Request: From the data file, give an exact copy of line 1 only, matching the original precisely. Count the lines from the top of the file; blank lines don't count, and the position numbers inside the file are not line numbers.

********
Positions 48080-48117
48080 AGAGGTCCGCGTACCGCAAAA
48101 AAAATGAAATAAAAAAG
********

Positions 48080-48117